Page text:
So, the probability that in 100 trial, all of them are successful is
P(100,100) = 100C100*0.99^100*0.01^0 = 0.366 or 36.6%
• At approximately the minute mark Sal has just finished writing the approximate probabilities of a test that is generally 99% accurate delivering differing levels of accuracy for a given sample size of 100. I noticed that there was about a 5 times greater likelihood of 96/100 versus 95/100, a 4 times greater likelihood of 97/100 versus 96/100, a 3 times greater likelihood of 98/100 versus 97/100, and a 2 times greater likelihood of 99/100 versus 98/100. My question is: Is there an underlying rule of probability or math at work here that causes this 5,4,3,2 pattern or is this simply noise? Thank you. I hope my question makes sense.
• If I have a test that was administered to 1,000 people. The results of my testing was:
990 trials proved to be true
10 times proved to be false
Thus, my test is 99% accurate.
I then give the same test to 100 more people and I should expect that the results would be 99 true and 1 false but according to this hypothesis, I should only expect approximately 36 out of the 100 to be true.
Seems strange.
• What is hypothesis testing? The title advertises "idea behind" it, but IMHO I didn't see any explanation of that (and the previous video (Symple hypothesis testing), only a bunch of pre-calculated percentages.
• Yeah, it might be clearer to start watching the video at around and ignore the set-up. Here's the gist of it. We have some experimental data that we hope confirms our hypothesis that the test is 99% accurate. So we test that hypothesis by assuming that it is true, which then gives us the ability to do the binomial distribution calculation. That calculation leads us to conclude that our experimental results would have been very unlikely to have arisen from a test with 99% accuracy. Therefore, we are left with a very low confidence in the hypothesis that the test is 99% accurate, so we should reject that hypothesis.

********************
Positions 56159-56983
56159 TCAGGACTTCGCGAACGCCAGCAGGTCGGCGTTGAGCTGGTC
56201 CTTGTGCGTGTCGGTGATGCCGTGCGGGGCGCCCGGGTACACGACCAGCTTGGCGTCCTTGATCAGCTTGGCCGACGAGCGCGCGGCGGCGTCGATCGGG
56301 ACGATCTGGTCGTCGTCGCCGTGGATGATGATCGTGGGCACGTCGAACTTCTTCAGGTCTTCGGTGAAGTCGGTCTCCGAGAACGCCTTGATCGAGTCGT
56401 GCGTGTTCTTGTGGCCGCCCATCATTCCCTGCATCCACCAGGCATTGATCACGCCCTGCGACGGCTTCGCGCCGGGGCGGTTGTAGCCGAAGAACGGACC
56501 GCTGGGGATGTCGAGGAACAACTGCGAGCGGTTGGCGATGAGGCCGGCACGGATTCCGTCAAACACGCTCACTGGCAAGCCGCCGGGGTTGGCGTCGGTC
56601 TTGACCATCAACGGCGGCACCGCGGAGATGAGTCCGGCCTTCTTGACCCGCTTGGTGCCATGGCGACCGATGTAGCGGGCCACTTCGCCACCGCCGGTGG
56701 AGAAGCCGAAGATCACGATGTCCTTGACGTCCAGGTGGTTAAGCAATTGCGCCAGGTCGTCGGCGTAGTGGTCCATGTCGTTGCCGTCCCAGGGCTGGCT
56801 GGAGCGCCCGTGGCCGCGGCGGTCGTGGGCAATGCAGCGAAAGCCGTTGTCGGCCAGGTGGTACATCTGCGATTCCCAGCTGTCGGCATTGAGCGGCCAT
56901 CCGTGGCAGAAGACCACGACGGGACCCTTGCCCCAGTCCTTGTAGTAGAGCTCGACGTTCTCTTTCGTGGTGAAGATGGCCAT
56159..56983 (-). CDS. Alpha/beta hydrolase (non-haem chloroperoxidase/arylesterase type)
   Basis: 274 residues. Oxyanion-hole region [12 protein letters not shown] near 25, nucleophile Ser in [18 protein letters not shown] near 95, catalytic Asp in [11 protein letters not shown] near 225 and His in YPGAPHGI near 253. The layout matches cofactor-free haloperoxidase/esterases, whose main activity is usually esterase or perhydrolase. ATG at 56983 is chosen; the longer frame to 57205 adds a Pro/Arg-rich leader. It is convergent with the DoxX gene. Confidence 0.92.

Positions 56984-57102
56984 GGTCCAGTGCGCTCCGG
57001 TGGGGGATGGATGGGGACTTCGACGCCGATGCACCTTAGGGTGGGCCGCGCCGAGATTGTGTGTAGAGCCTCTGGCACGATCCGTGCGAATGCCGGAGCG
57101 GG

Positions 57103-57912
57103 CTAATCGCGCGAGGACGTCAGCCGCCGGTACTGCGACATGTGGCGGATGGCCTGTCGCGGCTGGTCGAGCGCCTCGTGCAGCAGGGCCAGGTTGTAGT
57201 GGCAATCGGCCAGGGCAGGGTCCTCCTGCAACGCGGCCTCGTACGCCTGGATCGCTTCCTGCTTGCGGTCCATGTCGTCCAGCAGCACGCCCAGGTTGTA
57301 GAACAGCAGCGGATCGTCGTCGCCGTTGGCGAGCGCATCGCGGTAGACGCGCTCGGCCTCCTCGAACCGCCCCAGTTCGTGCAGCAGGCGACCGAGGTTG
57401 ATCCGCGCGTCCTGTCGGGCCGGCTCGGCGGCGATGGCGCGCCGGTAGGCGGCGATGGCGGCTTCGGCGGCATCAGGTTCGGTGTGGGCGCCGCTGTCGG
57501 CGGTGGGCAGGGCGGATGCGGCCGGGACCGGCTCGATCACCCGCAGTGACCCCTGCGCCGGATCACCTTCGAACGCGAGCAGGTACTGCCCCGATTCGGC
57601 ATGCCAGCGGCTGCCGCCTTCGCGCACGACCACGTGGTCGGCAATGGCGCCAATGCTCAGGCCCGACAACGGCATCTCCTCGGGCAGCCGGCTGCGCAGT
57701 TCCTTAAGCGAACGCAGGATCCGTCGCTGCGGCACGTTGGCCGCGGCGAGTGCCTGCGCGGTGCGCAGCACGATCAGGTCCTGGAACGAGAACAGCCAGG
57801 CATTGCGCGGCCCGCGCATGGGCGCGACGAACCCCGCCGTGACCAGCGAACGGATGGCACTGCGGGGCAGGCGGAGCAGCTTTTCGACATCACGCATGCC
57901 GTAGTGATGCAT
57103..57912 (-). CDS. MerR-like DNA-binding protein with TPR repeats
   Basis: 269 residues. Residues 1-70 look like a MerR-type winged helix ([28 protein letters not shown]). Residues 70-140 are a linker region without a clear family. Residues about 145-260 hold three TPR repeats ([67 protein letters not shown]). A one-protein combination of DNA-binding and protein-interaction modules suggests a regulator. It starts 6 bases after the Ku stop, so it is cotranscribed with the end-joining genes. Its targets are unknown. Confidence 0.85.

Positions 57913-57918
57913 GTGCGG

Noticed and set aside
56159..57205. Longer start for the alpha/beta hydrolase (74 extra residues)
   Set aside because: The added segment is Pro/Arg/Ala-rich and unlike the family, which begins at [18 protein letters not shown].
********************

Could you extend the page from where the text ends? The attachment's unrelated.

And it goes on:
• I am not understanding how is the probability of getting an accuracy of 99% in 100 test cases is less than the probability of getting an accuracy of 99% in 99 test cases. The confusion increases more for me as in the following tests of 98, 97, 96, and 95 test cases, the probability decreases as it should.
• Doesn't one need to account for combinatorics with the inaccurate results. In other words what about the small group of results with 0.01 chance. For 97/100, the 3/100 inaccurate chances can also be rearranged even if the 97 accurate results do not change position in the permutation count.
(1 vote)
• Yes, one does. I think Mikhail's answer to Webber Huang's question is correct.

Consider the case of getting 97 accurate results:

Simply calculating 0.99^97 isn't correct; it works out to 38% because it doesn't include the inaccurate results.

Including the three inaccurate results means multiplying 0.99^97 by 0.01^3. That calculation yields a much smaller number (about 3.8 x 10^-7), but that represents the probability of just one particular way of getting 97 accurate and 3 inaccurate results.

The number of ways to have 97 accurate and 3 inaccurate ("100 choose 97") works out to 161,700.

So, to find the probability of any run including 97 accurate and 3 inaccurate, the calculation is

0.99^97 * 0.01^3 * 161,700 = (about) 0.061

which is pretty close to the value Sal gave in the vid.